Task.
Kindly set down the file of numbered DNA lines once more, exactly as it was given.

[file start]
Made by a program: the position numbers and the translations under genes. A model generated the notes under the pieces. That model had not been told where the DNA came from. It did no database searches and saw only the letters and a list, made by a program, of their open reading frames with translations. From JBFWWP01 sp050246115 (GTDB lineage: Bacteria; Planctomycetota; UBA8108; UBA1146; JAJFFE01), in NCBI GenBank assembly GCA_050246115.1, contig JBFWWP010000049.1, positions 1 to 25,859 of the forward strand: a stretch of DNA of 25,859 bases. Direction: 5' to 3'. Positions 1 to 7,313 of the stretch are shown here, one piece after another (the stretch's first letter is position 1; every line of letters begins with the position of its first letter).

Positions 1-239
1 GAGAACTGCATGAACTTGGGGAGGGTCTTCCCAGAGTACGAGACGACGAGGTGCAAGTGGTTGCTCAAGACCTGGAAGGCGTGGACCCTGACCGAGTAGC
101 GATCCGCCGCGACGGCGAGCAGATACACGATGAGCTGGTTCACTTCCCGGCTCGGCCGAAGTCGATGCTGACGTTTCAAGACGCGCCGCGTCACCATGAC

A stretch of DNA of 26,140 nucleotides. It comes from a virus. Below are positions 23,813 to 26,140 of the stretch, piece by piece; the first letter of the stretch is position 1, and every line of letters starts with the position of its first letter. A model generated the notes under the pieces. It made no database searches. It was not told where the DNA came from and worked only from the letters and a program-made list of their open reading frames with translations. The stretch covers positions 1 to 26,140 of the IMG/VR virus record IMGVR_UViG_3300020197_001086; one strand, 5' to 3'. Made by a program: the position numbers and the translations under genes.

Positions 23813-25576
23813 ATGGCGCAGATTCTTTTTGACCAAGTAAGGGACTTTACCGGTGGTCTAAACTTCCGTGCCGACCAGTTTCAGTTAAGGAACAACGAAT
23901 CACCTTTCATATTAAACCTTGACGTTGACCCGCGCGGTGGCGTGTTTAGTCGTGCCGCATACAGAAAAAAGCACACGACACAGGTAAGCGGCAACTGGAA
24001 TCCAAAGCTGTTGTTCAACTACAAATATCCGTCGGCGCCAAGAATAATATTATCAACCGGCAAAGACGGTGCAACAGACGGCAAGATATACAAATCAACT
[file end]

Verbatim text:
Made by a program: the position numbers and the translations under genes. A model generated the notes under the pieces. That model had not been told where the DNA came from. It did no database searches and saw only the letters and a list, made by a program, of their open reading frames with translations. From JBFWWP01 sp050246115 (GTDB lineage: Bacteria; Planctomycetota; UBA8108; UBA1146; JAJFFE01), in NCBI GenBank assembly GCA_050246115.1, contig JBFWWP010000049.1, positions 1 to 25,859 of the forward strand: a stretch of DNA of 25,859 bases. Direction: 5' to 3'. Positions 1 to 7,313 of the stretch are shown here, one piece after another (the stretch's first letter is position 1; every line of letters begins with the position of its first letter).

Positions 1-239
1 GAGAACTGCATGAACTTGGGGAGGGTCTTCCCAGAGTACGAGACGACGAGGTGCAAGTGGTTGCTCAAGACCTGGAAGGCGTGGACCCTGACCGAGTAGC
101 GATCCGCCGCGACGGCGAGCAGATACACGATGAGCTGGTTCACTTCCCGGCTCGGCCGAAGTCGATGCTGACGTTTCAAGACGCGCCGCGTCACCATGAC

A stretch of DNA of 26,140 nucleotides. It comes from a virus. Below are positions 23,813 to 26,140 of the stretch, piece by piece; the first letter of the stretch is position 1, and every line of letters starts with the position of its first letter. A model generated the notes under the pieces. It made no database searches. It was not told where the DNA came from and worked only from the letters and a program-made list of their open reading frames with translations. The stretch covers positions 1 to 26,140 of the IMG/VR virus record IMGVR_UViG_3300020197_001086; one strand, 5' to 3'. Made by a program: the position numbers and the translations under genes.

Positions 23813-25576
23813 ATGGCGCAGATTCTTTTTGACCAAGTAAGGGACTTTACCGGTGGTCTAAACTTCCGTGCCGACCAGTTTCAGTTAAGGAACAACGAAT
23901 CACCTTTCATATTAAACCTTGACGTTGACCCGCGCGGTGGCGTGTTTAGTCGTGCCGCATACAGAAAAAAGCACACGACACAGGTAAGCGGCAACTGGAA
24001 TCCAAAGCTGTTGTTCAACTACAAATATCCGTCGGCGCCAAGAATAATATTATCAACCGGCAAAGACGGTGCAACAGACGGCAAGATATACAAATCAACT